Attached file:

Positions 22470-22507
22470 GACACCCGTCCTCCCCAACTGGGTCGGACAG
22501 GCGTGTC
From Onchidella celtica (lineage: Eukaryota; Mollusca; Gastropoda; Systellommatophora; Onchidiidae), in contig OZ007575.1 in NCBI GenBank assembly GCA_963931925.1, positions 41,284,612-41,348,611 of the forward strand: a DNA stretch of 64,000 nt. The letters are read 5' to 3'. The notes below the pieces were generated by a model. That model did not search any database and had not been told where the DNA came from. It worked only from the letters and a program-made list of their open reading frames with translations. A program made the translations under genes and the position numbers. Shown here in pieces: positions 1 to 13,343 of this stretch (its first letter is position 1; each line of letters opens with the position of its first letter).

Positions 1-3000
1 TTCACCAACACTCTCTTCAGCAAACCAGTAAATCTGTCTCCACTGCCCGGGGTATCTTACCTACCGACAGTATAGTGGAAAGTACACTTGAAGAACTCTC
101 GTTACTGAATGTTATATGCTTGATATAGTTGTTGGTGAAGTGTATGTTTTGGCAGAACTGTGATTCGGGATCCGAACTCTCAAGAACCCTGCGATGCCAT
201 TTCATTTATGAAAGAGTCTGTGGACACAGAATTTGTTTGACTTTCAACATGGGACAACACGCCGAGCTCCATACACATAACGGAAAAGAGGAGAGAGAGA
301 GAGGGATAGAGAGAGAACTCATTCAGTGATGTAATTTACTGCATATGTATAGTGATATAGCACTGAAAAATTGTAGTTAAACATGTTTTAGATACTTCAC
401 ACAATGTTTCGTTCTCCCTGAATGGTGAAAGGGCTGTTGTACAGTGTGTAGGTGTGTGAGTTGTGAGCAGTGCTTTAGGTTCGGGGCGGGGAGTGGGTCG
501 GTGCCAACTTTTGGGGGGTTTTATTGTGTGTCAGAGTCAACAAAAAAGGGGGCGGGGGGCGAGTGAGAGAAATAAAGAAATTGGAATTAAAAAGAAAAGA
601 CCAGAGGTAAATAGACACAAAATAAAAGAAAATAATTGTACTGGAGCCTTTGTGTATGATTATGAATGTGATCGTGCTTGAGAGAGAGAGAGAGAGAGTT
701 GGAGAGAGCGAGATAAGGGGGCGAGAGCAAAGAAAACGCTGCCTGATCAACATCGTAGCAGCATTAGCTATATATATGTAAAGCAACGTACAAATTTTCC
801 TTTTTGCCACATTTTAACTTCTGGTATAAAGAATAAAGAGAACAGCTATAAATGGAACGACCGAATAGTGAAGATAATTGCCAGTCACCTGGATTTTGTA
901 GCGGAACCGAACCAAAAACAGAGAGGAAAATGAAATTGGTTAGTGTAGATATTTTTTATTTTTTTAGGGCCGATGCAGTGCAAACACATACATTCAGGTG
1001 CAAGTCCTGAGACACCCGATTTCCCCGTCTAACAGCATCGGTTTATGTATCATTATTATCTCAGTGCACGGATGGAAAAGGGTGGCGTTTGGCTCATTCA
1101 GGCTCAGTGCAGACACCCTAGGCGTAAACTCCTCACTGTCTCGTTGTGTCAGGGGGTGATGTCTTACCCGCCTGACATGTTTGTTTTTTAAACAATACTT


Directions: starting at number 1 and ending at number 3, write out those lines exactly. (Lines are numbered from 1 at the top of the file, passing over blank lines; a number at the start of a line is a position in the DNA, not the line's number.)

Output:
Positions 22470-22507
22470 GACACCCGTCCTCCCCAACTGGGTCGGACAG
22501 GCGTGTC